Lickteig: Absolutely. I mean I think anybody that’s competitive wants to be at the top level and if that’s, whatever it is, whatever the day gives you, so just being, just the opportunity.

iRunFar: I think one of the coolest things that the iRunFar team has gotten to see from you at this race over the years, is how you celebrate sunrise on the Escarpment with your friends. Have you been thinking about that moment yet this year?

Lickteig: I have and I think we’re all going to give each other bear hugs and stay warm because it’s going to be cold.

iRunFar: Right.

Lickteig: But that is the most beautiful breathtaking view that started and I think it should continue for all the years, just to stop and take a moment to enjoy that sunrise together and know that you’re together in spirit with everyone.

iRunFar: Can you describe like what that actually looks and feels like for people who haven’t been up there?

Lickteig: When you get to the top of the Escarpment, you will turn around and face Lake Tahoe and you will see the most magnificent sunrise come up, and the lighting up there is something that you’ve just, it’s phenomenal. It’s something you cannot make up. It’s picturesque.  

iRunFar: And then there’s this long string of 369 runners making their way up to have the very same experience.

Lickteig: It’s impressive and you know that everybody’s going to be able to see it. That’s one thing you can always count on. Whoever starts and gets to the top, they get to see that beautiful sunrise.

iRunFar: And this year you’ll be climbing that last little bit on a carpet of white, or maybe a frozen carpet of white.

Lickteig: [laughs] That could be, and that’ll make it even more special.

iRunFar: Your sixth Western States, and hopefully your sixth finish. What are you doing at this race? Are you going for 10 finishes? Are you going for as many as your body will let you do? What are your sort of longer-term visions here?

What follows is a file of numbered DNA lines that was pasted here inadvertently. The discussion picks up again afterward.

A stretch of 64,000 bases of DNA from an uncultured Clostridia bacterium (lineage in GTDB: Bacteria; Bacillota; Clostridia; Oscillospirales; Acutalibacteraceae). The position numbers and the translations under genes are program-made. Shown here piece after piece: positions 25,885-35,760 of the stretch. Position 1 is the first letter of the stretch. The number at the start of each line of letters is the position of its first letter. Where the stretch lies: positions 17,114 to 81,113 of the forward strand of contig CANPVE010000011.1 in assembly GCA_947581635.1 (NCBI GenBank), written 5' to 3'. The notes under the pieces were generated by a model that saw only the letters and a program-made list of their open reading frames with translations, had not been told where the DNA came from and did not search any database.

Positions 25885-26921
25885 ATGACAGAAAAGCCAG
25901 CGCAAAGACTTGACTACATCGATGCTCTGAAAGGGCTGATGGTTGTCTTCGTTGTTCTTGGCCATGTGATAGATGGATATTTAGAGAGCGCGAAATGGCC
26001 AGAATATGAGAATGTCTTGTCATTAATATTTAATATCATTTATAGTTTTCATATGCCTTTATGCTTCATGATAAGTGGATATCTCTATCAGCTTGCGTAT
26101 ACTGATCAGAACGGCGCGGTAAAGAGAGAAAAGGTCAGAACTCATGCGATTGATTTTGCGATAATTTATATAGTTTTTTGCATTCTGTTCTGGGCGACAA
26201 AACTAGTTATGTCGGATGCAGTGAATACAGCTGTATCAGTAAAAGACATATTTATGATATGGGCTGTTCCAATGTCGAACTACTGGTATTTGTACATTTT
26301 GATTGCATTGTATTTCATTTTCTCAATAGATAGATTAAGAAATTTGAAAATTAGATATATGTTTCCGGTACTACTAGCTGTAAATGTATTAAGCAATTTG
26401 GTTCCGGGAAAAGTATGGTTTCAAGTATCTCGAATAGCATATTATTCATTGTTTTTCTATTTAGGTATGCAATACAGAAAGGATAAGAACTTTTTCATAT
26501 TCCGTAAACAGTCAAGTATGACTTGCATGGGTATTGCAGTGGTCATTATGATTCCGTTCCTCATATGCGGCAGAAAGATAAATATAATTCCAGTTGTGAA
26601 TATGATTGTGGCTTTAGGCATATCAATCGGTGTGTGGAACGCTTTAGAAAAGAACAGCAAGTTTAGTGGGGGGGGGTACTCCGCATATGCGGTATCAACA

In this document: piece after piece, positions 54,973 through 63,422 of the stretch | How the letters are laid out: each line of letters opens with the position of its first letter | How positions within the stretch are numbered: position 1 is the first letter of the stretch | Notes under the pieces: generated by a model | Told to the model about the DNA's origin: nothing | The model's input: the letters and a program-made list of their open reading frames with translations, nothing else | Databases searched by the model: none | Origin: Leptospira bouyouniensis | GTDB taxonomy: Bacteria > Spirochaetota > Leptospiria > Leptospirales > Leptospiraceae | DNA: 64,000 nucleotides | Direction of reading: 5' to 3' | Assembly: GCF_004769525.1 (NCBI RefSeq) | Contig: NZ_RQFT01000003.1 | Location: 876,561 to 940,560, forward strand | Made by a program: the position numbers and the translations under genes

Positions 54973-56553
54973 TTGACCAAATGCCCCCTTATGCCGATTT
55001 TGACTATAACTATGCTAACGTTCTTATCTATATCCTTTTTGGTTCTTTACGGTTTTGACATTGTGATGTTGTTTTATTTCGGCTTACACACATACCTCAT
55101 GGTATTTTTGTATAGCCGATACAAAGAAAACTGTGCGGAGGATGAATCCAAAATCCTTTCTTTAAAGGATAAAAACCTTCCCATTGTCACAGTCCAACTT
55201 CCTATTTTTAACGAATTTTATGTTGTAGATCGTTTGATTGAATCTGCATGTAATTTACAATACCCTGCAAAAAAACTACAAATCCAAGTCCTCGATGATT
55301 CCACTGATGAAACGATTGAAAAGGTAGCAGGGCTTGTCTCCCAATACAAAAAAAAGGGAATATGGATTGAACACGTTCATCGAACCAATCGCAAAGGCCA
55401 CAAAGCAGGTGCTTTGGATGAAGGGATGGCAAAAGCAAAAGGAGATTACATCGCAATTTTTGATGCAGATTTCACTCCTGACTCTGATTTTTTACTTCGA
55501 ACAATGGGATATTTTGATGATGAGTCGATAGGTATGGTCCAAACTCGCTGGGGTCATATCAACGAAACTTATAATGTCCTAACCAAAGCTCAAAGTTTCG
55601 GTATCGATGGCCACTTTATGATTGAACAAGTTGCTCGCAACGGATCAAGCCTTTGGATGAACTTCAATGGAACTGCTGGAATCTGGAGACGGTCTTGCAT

Lickteig: I absolutely am going for 10, and then I want to be here as long as I can.

iRunFar: Okay.

Lickteig: Like I said, I can’t imagine not being at this race. It’s part of who I am and if it’s just volunteering, if it’s being part of the team here, the community, however I can I want to be here every year.

iRunFar: Okay my last question for you. On your social media you talk a lot about your family. Your mom’s a runner and your grandma is a walker. Yeah, like the running, the outdoor experience is inherent in your family. Are you going to be bringing them with you this weekend? Like, you know, intangibly or tangibly?

Lickteig: I do. I…

[Another strong wind blows.]

Lickteig: They’re here! The wind! Wow!

[The camera starts to blow over.]

iRunFar: Oh, no!

Lickteig: You saved it. And, cut.

iRunFar: Okay we’re back. Apparently I asked about your mom and grandma and a giant wind blew off the mountain, blew the tripod over. Apparently they’re speaking to us.

Lickteig: Oh, I’m okay. It’s okay. Yes they will be with me in spirit for sure, and my mom is going to be running the Black Hills 50 the same time I’m running, so we will be channeling each other in spirit.

iRunFar: Fantastic. Well I think this wind might be a signal for us all to go inside, and we wish you the best of luck in your sixth journey down the Western States Trail.

Lickteig: Thank you so much.

iRunFar: That was hilarious.

Lickteig: Oh my gosh.

iRunFar: I might actually leave the whole thing in there because it’s funny.

Lickteig: [laughs]

Meghan Hicks

Meghan Hicks is the Editor-in-Chief of iRunFar. She’s been running since she was 13 years old, and writing and editing about the sport for around 15 years. She served as iRunFar’s Managing Editor from 2013 through mid-2023, when she stepped into the role of Editor-in-Chief. Aside from iRunFar, Meghan has worked in communications and education in several of America’s national parks, was a contributing editor for Trail Runner magazine, and served as a columnist at Marathon & Beyond. She’s the co-author of Where the Road Ends: A Guide to Trail Running with Bryon Powell. She won the 2013 Marathon des Sables, finished on the podium of the Hardrock 100 Mile in 2021, and has previously set fastest known times on the Nolan’s 14 mountain running route in 2016 and 2020. Based part-time in Moab, Utah and Silverton, Colorado, Meghan also enjoys reading, biking, backpacking, and watching sunsets.